SR. LOUISE ZDUNICH, NDC
July 2, 2012
What is atheism? Agnosticism?
What is the difference between the two?
The prefix "a" is used to express a variety of meanings, among them "no" and "against." Therefore, "a" before theist (belief in God), means no belief or against belief in any God. This is sometimes called weak or implicit atheism. Complete denial of the possibility of the existence of any God is then called a strong or explicit atheism.
The "a" before gnosticism means no belief in gnosticism, the second and third century Gnostics' claim of possessing all knowledge. Agnosticism claims not to know whether or not there is a God. Therefore, atheism's problem is one of belief or faith while agnosticism's problem is one of knowledge or intellect.
Atheism is a system of thought which is formally opposed to theism, that is, a belief in God. Some modern atheists are highly critical of the belief in God. They appear to do their best to stop others from believing by their preaching and writings. They seem to take on a missionary-like crusade against belief in God.
Therefore, it is really absence, the absence of a belief system or religion. But even atheists have faith when they trust another person or trust that science can solve every problem.
People become atheists for many different reasons. It can be a result of what one knows and how one understands and reasons, especially when relying exclusively on scientifically-proven fact.
Present-day society may also tend to influence people in this direction. In modern times, when humans can conquer and know almost anything, it becomes easier to do without a God than it would have for earlier societies. Often the God against whom atheists are protesting is not really the God in whom Christians believe.
Agnosticism is a philosophical theory of the limitations of human knowledge. It comes from a time when it was believed the human mind could not truly know anything. The word itself was first used by Huxley in 1869 to contrast this inability to know with the Gnostics' claim to all knowledge.
Both of these positions: the mind can know nothing and it can know everything are extreme. These positions leave no room for other ways of knowing which are called non-rational, not irrational, such as creativity and imagination or intuition and emotions.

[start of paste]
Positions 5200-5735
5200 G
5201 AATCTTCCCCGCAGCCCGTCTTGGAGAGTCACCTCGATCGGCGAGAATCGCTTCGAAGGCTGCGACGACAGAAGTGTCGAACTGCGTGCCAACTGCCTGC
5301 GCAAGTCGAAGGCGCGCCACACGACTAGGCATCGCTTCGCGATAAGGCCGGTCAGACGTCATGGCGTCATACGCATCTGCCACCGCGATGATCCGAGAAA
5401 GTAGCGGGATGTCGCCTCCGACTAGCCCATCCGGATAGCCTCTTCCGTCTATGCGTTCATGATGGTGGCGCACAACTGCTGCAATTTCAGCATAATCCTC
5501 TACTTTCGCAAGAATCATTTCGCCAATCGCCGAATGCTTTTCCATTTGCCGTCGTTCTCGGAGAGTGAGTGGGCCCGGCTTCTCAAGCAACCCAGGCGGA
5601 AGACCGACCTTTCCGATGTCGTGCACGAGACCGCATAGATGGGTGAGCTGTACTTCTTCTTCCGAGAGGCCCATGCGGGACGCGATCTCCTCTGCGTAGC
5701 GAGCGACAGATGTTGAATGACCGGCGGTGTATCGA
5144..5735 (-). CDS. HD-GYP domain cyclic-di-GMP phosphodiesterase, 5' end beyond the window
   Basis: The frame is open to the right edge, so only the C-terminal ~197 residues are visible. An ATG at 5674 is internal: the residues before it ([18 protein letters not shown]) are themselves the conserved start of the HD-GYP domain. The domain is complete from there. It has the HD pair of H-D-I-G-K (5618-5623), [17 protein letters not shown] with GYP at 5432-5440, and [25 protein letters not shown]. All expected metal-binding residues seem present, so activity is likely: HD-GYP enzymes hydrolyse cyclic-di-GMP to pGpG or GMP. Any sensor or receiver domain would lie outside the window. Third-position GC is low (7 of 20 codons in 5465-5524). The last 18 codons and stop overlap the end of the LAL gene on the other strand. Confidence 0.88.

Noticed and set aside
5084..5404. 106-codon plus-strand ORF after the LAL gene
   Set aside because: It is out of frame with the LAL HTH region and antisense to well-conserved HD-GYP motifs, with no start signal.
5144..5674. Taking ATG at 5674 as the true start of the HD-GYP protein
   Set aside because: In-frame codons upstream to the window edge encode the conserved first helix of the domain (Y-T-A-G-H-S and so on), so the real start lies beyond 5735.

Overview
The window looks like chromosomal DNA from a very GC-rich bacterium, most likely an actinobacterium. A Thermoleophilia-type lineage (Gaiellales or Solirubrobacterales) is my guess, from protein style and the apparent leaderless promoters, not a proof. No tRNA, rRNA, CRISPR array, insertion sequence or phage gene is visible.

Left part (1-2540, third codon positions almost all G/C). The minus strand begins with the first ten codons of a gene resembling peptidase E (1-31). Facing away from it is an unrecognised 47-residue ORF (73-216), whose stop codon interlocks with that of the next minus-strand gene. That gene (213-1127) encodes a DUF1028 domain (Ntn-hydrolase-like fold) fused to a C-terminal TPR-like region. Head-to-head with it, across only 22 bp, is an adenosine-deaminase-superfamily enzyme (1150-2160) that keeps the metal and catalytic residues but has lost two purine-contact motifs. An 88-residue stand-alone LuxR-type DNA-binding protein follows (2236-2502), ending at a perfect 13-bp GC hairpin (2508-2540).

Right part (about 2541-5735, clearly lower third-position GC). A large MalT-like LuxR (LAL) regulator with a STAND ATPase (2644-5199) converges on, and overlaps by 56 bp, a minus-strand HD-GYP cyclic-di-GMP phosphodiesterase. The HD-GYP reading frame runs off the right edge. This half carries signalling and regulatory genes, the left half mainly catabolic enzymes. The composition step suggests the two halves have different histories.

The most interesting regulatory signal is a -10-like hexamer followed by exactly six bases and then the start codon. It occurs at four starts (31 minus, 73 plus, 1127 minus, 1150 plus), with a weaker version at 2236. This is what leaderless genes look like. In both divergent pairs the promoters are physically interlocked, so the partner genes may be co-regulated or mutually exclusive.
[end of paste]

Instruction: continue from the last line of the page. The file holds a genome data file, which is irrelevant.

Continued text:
Experience and evidence show us that these too are powerful forms of knowing. Even Einstein, the great thinker said that imagination is more important than knowledge, for imagination embraces everything there is to know while knowledge limits us to what is already known.
Where would we be without the awe-inspiring music, the magnificent art and the grandiose architecture that comes from the creativity of the great artists of all time?
Someone once said that you earn a living with knowledge, that is, with your intellectual learning. But what makes life worth living is the beauty that surrounds us in nature and in the great works of art from human inspiration and creativity. In other words, our quality of life depends as much, or more, on what feeds the heart and soul than on what feeds the body.
What is faith? Faith is one of the three theological virtues, along with hope and love. It is a gift of God given to us at Baptism and throughout our lives. It needs to be nourished and developed in one's early years so that a response to God is possible throughout life.
Faith goes beyond external observance. It is a vision, a vision of the possible. It animates and inspires: life and mission, works of charity, spirituality and prayer. It stimulates outreach to others in their need and union with Christ's suffering in one's own suffering. All of life is flavoured and made meaningful in faith.
Faith like love, hope and trust are part of who we are as human beings. We can't manufacture it, but we can develop the seed that God has put into each human person.
Gratitude is our response for having been given this gift of faith, for it is truly a gift. And we need to do all we can throughout life to develop and live it.
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